Teaming up with the team at Convince & Convert, Vidyard’s VP of Marketing Tyler Lessard hosts the Content Pros Podcast. For this week’s episode, Tyler is joined by Doug Landis, Growth Partner at Emergence Capital, to share his journey of becoming a bonafide storyteller and what that means for content marketing. Check out the full podcast:
Here’s a few of our favourite moments:
Why don’t you introduce yourself, give a little bit of that background and is being a chief storyteller actually as glamorous as it sounds?
Well, one little caveat to that is that I think everybody is a chief storyteller in their own little world. So you can take that title if you like it as well. Take it with you up to Canada. It’s all yours.
Interestingly enough, this notion of the chief storyteller is the title by the way I created myself when I was at Boxed. And it came out of this need for … that I noted over the course of four years that as an organization, as a company, we needed to get better at telling stories. And the reality is we needed to get better at telling our story as a company. Who we are and what we stand for. We needed to get better at telling our pitch, if you will, or our story to our customers as far as what value is delivered to them. And we needed to get better at telling our own story, our own personal story. Why do we actually work there? What gets us excited about it? About working at Boxed. And then finally, we needed to get better at telling our customer’s story.
So if you think about it, throughout the entire sales process every time you’re engaging with a customer or prospect you really are storytelling. And here’s something interesting I found over time, shifting to the role that I’m in right now at Emergence and working with all these great startups is what typically happens is you have a founder CEO that identifies a problem and they build this product to solve this problem. They gain some customer traction and then they go and build their pitch to go raise money. And when they raise the money and with that money they go out and hire a bunch of sales people and they take their pitch, which they use to go raise money and they kind of modify it a little bit and they give that to their sales team and say go, here’s the pitch.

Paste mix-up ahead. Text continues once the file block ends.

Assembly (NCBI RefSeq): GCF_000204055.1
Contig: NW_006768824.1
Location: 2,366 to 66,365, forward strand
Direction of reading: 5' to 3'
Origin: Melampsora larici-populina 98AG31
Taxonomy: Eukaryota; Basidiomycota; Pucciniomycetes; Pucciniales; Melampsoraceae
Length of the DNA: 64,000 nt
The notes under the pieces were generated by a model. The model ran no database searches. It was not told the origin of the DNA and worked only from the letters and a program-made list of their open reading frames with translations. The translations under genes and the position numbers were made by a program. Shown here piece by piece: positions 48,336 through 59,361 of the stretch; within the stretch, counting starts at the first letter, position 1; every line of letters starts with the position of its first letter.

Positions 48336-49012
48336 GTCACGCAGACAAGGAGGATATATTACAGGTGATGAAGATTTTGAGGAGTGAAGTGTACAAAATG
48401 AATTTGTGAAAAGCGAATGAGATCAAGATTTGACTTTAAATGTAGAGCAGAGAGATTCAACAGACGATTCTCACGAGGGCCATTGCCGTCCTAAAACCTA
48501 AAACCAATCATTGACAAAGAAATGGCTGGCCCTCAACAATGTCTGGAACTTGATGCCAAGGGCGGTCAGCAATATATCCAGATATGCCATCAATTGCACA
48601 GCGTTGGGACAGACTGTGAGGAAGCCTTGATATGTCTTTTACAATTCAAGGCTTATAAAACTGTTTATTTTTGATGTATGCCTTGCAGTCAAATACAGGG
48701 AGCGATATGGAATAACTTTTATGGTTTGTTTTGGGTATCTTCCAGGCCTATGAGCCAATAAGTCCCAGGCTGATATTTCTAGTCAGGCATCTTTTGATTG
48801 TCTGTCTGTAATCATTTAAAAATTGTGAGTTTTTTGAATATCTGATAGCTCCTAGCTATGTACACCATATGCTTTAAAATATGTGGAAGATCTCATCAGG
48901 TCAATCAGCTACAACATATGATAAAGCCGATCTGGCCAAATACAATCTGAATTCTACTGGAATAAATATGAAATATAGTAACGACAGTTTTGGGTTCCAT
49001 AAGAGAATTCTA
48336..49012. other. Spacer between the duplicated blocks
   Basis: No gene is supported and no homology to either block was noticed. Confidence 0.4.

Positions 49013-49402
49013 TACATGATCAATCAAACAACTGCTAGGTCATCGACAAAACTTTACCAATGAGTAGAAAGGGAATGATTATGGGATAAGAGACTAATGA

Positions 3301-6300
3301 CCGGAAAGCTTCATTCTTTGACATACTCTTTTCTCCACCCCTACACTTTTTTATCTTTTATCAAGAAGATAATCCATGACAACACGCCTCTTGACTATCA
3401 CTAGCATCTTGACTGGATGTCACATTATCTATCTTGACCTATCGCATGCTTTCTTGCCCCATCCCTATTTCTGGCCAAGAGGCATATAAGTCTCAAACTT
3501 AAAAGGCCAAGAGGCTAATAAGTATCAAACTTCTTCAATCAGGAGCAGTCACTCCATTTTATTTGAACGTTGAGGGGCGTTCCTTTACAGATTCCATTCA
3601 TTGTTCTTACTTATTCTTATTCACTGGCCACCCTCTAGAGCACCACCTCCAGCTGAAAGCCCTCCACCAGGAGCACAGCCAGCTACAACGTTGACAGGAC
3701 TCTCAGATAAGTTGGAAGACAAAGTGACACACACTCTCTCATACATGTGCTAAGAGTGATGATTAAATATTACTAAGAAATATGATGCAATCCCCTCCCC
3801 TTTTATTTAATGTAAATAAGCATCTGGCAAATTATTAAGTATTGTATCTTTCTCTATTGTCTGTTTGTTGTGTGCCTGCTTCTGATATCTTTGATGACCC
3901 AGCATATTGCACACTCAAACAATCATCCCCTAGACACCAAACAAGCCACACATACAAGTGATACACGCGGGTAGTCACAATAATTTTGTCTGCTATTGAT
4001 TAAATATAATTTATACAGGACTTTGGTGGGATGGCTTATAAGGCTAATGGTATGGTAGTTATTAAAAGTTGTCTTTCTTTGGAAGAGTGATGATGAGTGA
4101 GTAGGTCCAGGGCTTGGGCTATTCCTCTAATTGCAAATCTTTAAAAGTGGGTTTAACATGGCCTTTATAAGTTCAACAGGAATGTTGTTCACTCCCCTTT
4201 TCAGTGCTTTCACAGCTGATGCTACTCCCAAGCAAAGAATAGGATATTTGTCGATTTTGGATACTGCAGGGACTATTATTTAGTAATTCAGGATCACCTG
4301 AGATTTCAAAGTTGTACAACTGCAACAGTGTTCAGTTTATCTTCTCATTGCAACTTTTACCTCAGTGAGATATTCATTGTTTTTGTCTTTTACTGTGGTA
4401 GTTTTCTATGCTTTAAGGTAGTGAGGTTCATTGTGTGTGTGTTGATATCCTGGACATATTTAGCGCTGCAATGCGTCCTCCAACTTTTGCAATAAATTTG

What happened to the humanity of telling stories instead of all facts?
It’s this idea of the weekend self. You leave work and you go home to your family, you go home to your friends, you go out for the weekend and people are like so how was your day? You might even go home today and be like so I did this podcast today and it was really interesting and you tell a story about our experience just this morning and all of the sudden you go back to work the next day and what do we do? We go back to speaking in facts and figures and bullets and these truncated phrases. We wonder why people don’t remember things, we wonder why we have to take so many notes, you wonder why we have all these collaboration tools because we can’t remember shit with just a bunch of facts and figures because you know facts and figures fade and stories stick. It’s just remembering that the ethos of a great story is something that should be woven into every piece of content. Whether its content marketing content, whether it’s your first callback, whether it’s your website, whatever it may be, we should be thinking about the stories that we tell.
If you want to hear the full podcast, we’ve posted it above, and you can read a full transcript of this talk on Convince & Convert, where it was originally posted!